From a distance away, came a man pulling a rickshaw, weaving among the empty spaces between the trees. He stopped in front of a woman, who was hiding under the shade. She settled herself in the rickshaw and for a moment, looked upwards. She smiled at something she had seen. A friend perhaps. I had a good look at her smooth skin. She had a healthy glow, such as the kind you usually see on the daughters and wives of the Atasan. I knew they were aided by make-up. This woman was all natural.

“Was it always a lie? The Virus, I mean,” I asked the Kapitan.

“Oh no. It was real enough. We lost a thousand lives within the first week in this area alone. Mortality was 100 percent. The Dome’s necessity was valid. Even sympathetic liberal nations supported the idea, they were afraid of a pandemic wiping out the world.”

“Why are you all still here then?”

“We found a cure, obviously.”

“Why didn’t you inform the outside world?”

“Because people started coming in who weren’t sick. Rather, they were exiled to the Dome. Artists, writers, thinkers, activists and politicians, ethical soldiers like yourself. As long as they’re troublesome to the Atasan, they’re sent here to rot, according to the perception of those in Genting Jaya. There is much one can accomplish with emergency powers. It helped too, that the populace was in fear of that 100 percent mortality rate.”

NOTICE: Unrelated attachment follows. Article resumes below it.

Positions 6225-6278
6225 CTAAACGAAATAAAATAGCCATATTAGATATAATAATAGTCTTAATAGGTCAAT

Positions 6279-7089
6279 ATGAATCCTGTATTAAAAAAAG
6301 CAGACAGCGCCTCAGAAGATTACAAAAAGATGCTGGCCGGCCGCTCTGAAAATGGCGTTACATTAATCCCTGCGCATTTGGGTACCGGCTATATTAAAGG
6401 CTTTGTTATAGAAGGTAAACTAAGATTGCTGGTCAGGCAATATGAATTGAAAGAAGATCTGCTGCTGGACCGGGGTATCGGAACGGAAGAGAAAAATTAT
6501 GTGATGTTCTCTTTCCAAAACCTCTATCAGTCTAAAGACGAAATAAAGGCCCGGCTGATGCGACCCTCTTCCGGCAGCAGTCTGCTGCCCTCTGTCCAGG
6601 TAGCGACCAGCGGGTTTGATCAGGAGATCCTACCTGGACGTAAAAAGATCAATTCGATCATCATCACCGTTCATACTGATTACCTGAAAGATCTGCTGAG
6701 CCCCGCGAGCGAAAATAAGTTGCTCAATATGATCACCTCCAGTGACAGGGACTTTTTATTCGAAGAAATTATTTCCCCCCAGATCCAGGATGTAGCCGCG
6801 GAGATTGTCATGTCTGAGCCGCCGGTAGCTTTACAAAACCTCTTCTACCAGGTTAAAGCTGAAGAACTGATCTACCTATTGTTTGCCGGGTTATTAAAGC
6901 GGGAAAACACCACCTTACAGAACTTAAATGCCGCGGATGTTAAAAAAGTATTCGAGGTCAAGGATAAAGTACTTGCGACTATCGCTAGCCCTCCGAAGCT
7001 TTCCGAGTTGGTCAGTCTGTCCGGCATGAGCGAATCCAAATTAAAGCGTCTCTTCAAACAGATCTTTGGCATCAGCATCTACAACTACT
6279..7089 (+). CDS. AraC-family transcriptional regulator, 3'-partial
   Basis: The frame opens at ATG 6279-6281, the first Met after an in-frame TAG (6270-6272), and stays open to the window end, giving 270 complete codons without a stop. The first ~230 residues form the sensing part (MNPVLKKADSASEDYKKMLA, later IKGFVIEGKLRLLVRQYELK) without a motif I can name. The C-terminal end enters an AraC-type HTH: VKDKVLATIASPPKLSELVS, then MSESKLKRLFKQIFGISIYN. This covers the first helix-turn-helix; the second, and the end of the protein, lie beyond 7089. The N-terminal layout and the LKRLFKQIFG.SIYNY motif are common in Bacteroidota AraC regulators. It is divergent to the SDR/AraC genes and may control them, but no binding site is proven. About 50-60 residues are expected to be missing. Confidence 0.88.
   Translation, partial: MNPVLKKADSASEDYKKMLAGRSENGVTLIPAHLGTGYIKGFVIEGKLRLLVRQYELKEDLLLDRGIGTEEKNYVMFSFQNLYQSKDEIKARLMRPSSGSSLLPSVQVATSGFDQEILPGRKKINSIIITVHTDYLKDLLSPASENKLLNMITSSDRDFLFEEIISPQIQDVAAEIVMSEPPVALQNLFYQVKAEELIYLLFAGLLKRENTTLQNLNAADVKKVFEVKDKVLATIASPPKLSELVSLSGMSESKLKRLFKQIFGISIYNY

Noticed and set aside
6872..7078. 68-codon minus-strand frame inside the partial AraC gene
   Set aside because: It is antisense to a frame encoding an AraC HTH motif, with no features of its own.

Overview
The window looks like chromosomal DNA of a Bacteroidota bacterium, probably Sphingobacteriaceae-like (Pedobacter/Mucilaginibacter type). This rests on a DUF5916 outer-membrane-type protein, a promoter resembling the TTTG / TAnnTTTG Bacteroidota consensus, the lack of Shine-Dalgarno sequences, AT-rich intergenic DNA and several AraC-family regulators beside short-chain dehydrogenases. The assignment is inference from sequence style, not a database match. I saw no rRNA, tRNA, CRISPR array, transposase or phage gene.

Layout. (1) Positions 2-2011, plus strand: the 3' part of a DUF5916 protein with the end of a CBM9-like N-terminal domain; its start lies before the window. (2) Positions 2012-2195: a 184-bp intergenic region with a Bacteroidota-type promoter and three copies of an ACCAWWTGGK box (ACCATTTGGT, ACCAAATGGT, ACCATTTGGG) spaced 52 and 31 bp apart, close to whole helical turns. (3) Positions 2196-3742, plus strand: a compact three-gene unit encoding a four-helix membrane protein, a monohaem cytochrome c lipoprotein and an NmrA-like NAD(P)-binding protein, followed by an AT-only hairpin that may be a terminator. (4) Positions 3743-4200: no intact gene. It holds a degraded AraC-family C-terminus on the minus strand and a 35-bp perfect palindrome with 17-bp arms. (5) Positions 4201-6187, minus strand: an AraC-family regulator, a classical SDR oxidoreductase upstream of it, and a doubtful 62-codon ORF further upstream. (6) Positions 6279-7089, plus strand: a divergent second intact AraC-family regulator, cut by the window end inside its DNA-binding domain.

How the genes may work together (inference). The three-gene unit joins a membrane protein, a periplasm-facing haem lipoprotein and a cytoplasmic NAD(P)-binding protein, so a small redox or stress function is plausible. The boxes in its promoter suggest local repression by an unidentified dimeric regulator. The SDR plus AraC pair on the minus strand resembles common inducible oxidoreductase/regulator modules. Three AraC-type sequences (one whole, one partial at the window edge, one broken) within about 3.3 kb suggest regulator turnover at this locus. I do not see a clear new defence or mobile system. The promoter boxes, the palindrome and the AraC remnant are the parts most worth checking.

“So outside the Dome, they’re creating the illusion that people are sick so they can send them here to get them out of the way. And in here, we’re maintaining the same illusion so that they’d leave us alone?

“Convenient, no?”

I looked out at the happy scene before me and thought about the people who were saved through accident by the UPV – a veritable rat’s nest of spies – and through design by the citizens of KL. Reminded of the UPV, I made a note to deal with my good friend Smith once things had settled down.

Meanwhile, I had another thought. “We’re sort of a nature preserve, aren’t we?”

“That’s a fine way of putting it, my dear Lieutenant.”

“Is there a possibility that KL will rejoin Malaysia?” It was the September 16 and good time to feel nostalgic.

“In this place, apa pun boleh. But do you think the people of the Dome would want to give up our life, freedom and advanced state of science in exchange for what the Federation has to offer? All they can give us is their extreme fear of our diseased state. All the same, Happy Centennial.”

And so, to this day, we maintain our sandiwara of the leper colony. So long as the outsiders are afraid to go beyond Dataran Merdeka, they will never find the Eden that lies beneath the Dome.